Julian Assange to leave Ecuadorian Embassy in London 'soon'

Assange: 'I am leaving the embassy soon'

    Just Watched

    Assange: 'I am leaving the embassy soon'

Assange: 'I am leaving the embassy soon' 01:51

Story highlights

  • WikiLeaks says "his departure is not imminent"
  • Assange is accused of sexual assault in Sweden
  • He says he fears Sweden will transfer him to the U.S.
  • If transferred to the U.S., he says he'll be charged for publishing government secrets

WikiLeaks founder Julian Assange said he'll leave the Ecuadorian Embassy in London "soon" after living there for two years to avoid extradition to Sweden.

"I can confirm I am leaving the embassy soon, but not for the reason you might think," Assange said at a news conference Monday.

He did not provide additional details but said he is suffering from health problems and would leave "when conditions are right."

However, WikiLeaks said, "his departure is not imminent."

Ecuador's foreign minister, who sat next to him, said his freedom is long overdue.

"The situation must come to an end ... two years is too long," Ricardo Patino said. "It is time to free Julian Assange. It is time for his human rights to be respected."

WikiLeaks to release new documents

    Just Watched

    WikiLeaks to release new documents

WikiLeaks to release new documents 04:05
PLAY VIDEO
Rap duo collaborates with Assange

    Just Watched

    Rap duo collaborates with Assange

Rap duo collaborates with Assange 03:14
PLAY VIDEO
Assange: It is 'embarrassing' for Obama

    Just Watched

    Assange: It is 'embarrassing' for Obama

Assange: It is 'embarrassing' for Obama 02:53
PLAY VIDEO

Swedish authorities want to question him over allegations that he raped one woman and sexually molested another.

He denies the allegations and describes them as politically motivated.

"I've not been charged with an offense in the UK or Sweden," he said Monday.

Patino said Swedish prosecutors have disregarded offers to get evidence from Assange via video conference or send prosecutors to the embassy.

As a result, he said, the case remains unresolved years later, an injustice to both Assange and the two women.

"The end result is these requests have not been heeded," Patino said.

Assange says he fears Sweden will transfer him to the United States, where he could face the death penalty if he is charged and convicted of publishing government secrets through WikiLeaks.

Last month, his lawyers argued that the detention order against him should be revoked.

But Stockholm District Court Judge Lena Egelin ruled that Assange is still suspected, with probable cause, of sex crimes and his detention order should remain in place.

After the decision last month, prosecutor Marianne Ny said the warrant could remain in place until the statute of limitations takes effect -- five years for unlawful coercion and 10 years for rape.

Assange rocketed to international fame when WikiLeaks began publishing secret government documents online.

In addition to the Guantanamo procedures manual, it also published documents related to U.S. activities in Iraq and Afghanistan, and diplomatic cables from U.S. embassies.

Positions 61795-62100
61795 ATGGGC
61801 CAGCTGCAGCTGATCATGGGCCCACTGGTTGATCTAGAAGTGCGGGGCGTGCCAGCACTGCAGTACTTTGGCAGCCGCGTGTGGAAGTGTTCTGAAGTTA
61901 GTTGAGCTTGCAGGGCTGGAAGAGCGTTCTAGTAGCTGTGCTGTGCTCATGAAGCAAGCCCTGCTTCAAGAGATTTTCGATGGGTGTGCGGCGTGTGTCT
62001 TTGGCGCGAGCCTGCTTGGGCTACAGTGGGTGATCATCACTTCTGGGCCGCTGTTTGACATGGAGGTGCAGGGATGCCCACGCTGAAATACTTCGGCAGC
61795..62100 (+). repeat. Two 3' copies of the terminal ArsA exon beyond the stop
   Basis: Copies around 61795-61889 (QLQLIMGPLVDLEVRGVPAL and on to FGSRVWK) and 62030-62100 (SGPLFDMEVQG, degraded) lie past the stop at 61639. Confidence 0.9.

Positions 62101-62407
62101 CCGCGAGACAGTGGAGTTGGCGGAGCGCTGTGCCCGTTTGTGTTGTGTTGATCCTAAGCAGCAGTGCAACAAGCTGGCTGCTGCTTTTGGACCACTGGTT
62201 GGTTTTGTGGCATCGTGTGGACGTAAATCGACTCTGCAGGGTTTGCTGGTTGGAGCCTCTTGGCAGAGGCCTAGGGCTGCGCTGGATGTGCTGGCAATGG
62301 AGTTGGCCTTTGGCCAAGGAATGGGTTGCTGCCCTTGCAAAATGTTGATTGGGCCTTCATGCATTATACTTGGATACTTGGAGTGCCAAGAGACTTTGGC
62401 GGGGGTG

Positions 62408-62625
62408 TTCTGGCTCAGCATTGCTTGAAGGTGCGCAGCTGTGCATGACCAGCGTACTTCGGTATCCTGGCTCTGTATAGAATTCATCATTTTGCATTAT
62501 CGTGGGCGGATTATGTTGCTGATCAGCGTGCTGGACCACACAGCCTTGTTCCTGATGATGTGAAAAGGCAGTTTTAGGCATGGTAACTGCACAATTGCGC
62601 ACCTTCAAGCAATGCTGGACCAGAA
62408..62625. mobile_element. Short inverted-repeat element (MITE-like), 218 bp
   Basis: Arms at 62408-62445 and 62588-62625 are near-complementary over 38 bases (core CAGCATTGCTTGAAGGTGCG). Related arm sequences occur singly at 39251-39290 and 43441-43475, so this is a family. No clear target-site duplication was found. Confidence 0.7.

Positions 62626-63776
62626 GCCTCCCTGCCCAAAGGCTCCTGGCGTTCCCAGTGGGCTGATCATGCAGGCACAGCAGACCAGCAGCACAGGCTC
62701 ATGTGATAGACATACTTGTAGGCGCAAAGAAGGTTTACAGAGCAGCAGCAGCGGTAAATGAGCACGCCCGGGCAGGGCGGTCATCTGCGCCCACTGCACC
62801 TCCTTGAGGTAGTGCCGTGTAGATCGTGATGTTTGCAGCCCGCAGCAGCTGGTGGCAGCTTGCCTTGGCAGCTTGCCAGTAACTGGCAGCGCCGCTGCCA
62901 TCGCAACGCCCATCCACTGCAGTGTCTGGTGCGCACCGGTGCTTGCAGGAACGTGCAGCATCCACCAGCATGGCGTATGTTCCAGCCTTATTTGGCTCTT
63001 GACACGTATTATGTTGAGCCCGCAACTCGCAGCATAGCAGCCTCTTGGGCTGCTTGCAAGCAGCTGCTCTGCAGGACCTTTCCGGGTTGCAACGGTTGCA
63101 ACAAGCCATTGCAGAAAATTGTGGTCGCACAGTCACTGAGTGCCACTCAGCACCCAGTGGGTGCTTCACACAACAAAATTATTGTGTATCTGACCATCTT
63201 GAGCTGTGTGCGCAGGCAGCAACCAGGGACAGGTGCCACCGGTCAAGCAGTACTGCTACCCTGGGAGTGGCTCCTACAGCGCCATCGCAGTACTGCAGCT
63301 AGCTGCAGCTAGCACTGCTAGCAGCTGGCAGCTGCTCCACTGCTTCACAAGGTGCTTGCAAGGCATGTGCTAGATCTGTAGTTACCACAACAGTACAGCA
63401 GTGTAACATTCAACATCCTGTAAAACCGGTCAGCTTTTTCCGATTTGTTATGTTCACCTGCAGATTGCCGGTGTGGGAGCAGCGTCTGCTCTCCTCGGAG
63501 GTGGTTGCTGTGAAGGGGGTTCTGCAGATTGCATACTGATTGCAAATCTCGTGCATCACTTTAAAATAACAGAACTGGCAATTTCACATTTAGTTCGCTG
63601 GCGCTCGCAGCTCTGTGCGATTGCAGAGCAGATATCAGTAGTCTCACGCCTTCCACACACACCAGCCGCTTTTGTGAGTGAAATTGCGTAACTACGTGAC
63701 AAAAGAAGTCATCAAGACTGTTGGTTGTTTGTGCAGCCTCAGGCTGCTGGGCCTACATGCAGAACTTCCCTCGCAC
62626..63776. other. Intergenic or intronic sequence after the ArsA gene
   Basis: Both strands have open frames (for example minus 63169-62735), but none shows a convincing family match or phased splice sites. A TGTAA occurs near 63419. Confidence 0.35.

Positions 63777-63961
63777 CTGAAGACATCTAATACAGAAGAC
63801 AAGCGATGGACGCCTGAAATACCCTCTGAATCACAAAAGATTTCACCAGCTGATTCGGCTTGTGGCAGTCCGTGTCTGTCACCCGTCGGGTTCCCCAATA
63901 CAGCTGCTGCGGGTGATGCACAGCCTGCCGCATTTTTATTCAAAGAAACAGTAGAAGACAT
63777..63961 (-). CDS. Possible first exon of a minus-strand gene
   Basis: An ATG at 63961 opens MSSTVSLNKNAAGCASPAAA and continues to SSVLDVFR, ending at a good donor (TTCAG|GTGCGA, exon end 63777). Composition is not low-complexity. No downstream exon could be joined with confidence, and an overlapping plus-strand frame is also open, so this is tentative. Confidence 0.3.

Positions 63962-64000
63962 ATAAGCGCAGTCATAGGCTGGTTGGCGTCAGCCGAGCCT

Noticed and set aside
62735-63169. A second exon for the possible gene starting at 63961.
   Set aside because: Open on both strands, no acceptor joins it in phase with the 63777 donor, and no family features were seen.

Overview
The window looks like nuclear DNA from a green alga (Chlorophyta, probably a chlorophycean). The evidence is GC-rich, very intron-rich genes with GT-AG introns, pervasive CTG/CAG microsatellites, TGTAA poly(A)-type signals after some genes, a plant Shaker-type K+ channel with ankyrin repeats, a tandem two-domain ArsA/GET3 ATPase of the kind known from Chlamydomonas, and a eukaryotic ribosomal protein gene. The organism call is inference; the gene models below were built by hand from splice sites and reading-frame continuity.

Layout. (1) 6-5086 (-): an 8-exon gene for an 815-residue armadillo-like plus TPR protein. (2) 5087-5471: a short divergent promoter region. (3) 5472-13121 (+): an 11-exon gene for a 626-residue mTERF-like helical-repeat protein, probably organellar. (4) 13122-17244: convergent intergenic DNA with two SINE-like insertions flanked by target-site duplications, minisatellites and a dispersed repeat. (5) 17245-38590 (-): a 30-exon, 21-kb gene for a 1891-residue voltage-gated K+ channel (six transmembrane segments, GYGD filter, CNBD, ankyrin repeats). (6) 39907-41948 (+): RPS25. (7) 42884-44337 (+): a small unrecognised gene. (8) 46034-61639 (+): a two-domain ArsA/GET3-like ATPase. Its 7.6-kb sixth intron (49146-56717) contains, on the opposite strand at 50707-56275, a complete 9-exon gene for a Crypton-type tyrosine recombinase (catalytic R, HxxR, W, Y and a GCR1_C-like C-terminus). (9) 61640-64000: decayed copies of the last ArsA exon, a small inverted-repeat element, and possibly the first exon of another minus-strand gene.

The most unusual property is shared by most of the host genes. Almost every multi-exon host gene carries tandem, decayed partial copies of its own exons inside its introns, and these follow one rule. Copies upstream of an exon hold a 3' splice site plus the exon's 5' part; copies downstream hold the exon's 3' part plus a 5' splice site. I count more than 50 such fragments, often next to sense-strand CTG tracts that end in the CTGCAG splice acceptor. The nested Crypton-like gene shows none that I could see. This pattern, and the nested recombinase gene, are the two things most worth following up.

In August 2010, Swedish prosecutors issued an arrest warrant for him over allegations of sexual assault from two female WikiLeaks volunteers.

He turned himself in to London authorities the same year, and was remanded in custody.

At the time, a judge ruled that he should be extradited to Sweden, and Assange launched a series of appeals that went all the way to the British Supreme Court. It denied his appeal.

In June 2012, Assange fled to the Ecuadorian Embassy to seek asylum, which was granted in August of the same year.

He's been living at the embassy in London since then.

Caution thrown to wind as WikiLeaks breaks gag order

      WikiLeaks

    • Supporters of WikiLeaks founder Julian Assange gather in southeast London in February 2011.

      From "Climategate" to leaked diplomatic cables, CNN takes an inside look at the WikiLeaks organization.
    • A U.S. soldier imprisoned for leaking documents to WikiLeaks broke her silence in a fiery editorial accusing the United States of lying about Iraq.
    • Army Pfc. Bradley Manning is escorted from court on July 25, 2013 in Fort Meade, Maryland on July 25, 2013. The trial of Manning, accused of 'aiding the enemy' by giving secret documents to WikiLeaks, is entering its final stage Thursday as both sides present closing arguments. AFP PHOTO/Mandel NGAN (Photo credit should read MANDEL NGAN/AFP/Getty Images)

      A military judge acquitted Army Pfc. Bradley Manning of aiding the enemy, but convicted him of violations of the Espionage Act for turning over a trove of classified data to the website WikiLeaks.
    • Pfc. Bradley Manning is suspected of leaking hundreds of thousands of classified documents

      Bradley Manning is naturally adept at computers, smart and opinionated, even brash, according to those who say they know him.
    • assange snowden

      WikiLeaks founder Julian Assange urged the world to "stand with" Edward Snowden, the man who admitted leaking top-secret details about U.S. surveillance programs.
    • Do you aspire to be the next Julian Assange or create a site like WikiLeaks? You'll have your work cut out for you.

      Julian Assange is waiting to hear if Ecuador will grant him asylum. He's dangling from a cliff, for sure. Hanging by a pinky next to him -- WikiLeaks.
    • shubert julian assange elections embassy short_00005904

      Holed up in Ecuador's Embassy in London, Julian Assange talks at length about his life and motivations.
    • lkl elbagir assange next move_00002403

      Assange's move is dramatic, but he's not the first person to seek an escape route through a diplomatic mission. Here are some key precedents.
    • assange

      Assange is a self-appointed champion of free speech and the founder of a web operation that has greatly antagonized the U.S. government.